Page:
Car Fumes, Weeds Pose Double Whammy For Fire-Loving Native Plants

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Springtime brings native wildflowers to bloom in the Santa Monica Mountains, northwest of Los Angeles. These beauties provide food for insects, maintain healthy soil and filter water seeping into the ground — in addition to offering breathtaking displays of color. 

They’re also good at surviving after wildfire, having adapted to it through millennia. But new research shows wildflowers that usually would burst back after a blaze and a good rain are losing out to the long-standing, double threat of city smog and nonnative weeds.

A recent study led by Justin Valliere, assistant professor in the UC Davis Department of Plant Sciences, found that native wildflowers and other plants that typically flourish following a fire were, instead, replaced by invasive plants on land that received the kind of nitrogen contained in vehicle emissions.

“Many native plants in fire-prone areas rely on fire, and some are entirely dependent on it. Some are even most abundant after a fire,” Valliere said. “But we found that these fire-following species may be especially vulnerable to the combination of nitrogen pollution and invasive plants.”

That’s part of the reason native plants in these mountains have been declining.

Seeds banked, waiting to sprout

The problem faced by native plants can be likened to a drawn-down bank account: Funds withdrawn are not being replaced.

It starts with fire, an important ecological process, Valliere said. Flames burn through plants on the surface and return their nutrients to the soil. Seeds sleeping in the ground wait for the next rain to sprout, then use those nutrients to grow.

“Plant diversity is often highest in growing seasons immediately after a site burns,” he said. 

But invading plants have many advantages over native ones. They often sprout earlier, grow faster and create more seeds, all while tolerating drought.

“They’re like cheaters,” Valliere said. “They don’t follow the same rules.” 

Nitrogen, too, is an important piece of every plant’s nutrition. They get a fertilizing boost from nitrogen that floats up in vehicle emissions and falls to the ground. But the invaders use nitrogen and other nutrients to grow faster, winning the race for water and sunlight. As a result, fewer native plants reach maturity, producing fewer seeds that keep their populations thriving.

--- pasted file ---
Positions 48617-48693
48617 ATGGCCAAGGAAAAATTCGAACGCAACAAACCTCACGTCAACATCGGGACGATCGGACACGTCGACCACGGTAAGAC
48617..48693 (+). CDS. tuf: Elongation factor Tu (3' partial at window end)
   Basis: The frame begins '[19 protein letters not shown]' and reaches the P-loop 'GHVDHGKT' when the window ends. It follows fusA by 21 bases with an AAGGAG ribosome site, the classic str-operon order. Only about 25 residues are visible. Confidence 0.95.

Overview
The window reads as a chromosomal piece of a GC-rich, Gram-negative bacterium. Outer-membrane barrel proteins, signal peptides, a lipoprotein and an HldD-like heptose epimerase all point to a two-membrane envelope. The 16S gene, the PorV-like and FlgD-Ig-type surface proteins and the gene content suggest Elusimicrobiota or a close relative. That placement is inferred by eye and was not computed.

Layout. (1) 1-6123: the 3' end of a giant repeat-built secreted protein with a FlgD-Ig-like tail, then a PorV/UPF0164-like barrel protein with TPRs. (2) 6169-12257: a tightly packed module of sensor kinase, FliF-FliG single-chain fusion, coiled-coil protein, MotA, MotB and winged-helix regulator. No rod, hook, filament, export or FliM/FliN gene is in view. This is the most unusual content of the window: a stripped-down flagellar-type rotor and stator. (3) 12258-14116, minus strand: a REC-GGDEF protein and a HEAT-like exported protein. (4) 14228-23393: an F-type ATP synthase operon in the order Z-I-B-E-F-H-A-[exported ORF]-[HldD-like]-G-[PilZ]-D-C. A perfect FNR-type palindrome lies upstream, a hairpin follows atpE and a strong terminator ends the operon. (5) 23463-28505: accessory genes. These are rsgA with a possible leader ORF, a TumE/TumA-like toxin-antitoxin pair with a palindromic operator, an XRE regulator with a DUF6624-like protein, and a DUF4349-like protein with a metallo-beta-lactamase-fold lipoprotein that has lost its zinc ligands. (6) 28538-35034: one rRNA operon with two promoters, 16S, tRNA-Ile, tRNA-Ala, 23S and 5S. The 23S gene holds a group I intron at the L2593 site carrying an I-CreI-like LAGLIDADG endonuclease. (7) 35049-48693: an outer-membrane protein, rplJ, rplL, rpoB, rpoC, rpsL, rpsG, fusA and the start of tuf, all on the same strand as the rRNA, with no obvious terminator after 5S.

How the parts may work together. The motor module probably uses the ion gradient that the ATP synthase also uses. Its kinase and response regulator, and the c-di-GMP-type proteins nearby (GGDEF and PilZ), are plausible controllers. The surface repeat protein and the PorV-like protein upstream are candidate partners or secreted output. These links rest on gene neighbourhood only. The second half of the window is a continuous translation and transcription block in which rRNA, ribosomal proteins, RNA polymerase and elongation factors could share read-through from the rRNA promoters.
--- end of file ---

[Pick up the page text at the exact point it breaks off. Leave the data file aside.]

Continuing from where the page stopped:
When the account balance reaches zero

The 2013 Springs Fire gave Valliere a unique opportunity to study the combined impacts of wildfire and extra nitrogen. He and colleagues from UC Riverside and the National Park Service created test plots in the Santa Monica Mountains where the fire had burned. Then, they added nitrogen to the soil to mimic the amount and type that L.A.’s smog would deposit. Over the study’s three years, native plants that typically would have flourished after wildfire instead declined even faster in the plots with added nitrogen. 

Native seeds sprouted but didn’t flower. Over time, the soil’s bank of seeds drew down.

“Each seed has one chance to flower and reproduce,” Valliere said. “If a seed grows and gets outcompeted, that seed has lost its chance to replenish the seed bank.”

Without the chance to replenish their bank account, native plants will die out, and the ecosystem will be thrown out of balance. 

“There is inherent value in biodiversity,” Valliere said. “These invasive weeds could prevent the re-establishment of native shrubs after fire, sometimes forever altering the plant community.”

The loss of native plants can have cascading effects on the larger environment. Problems can include the loss of native bees that feed on the flowers, and mudslides when rain makes hillsides unstable.

In similar areas where biodiversity flourishes after wildfires — including parts of the Mediterranean basin, southern Africa and Australia — air pollution also threatens native vegetation.

The addition of city smog “could have serious consequences for the biodiversity of fire-prone ecosystems worldwide,” Valliere warned. 

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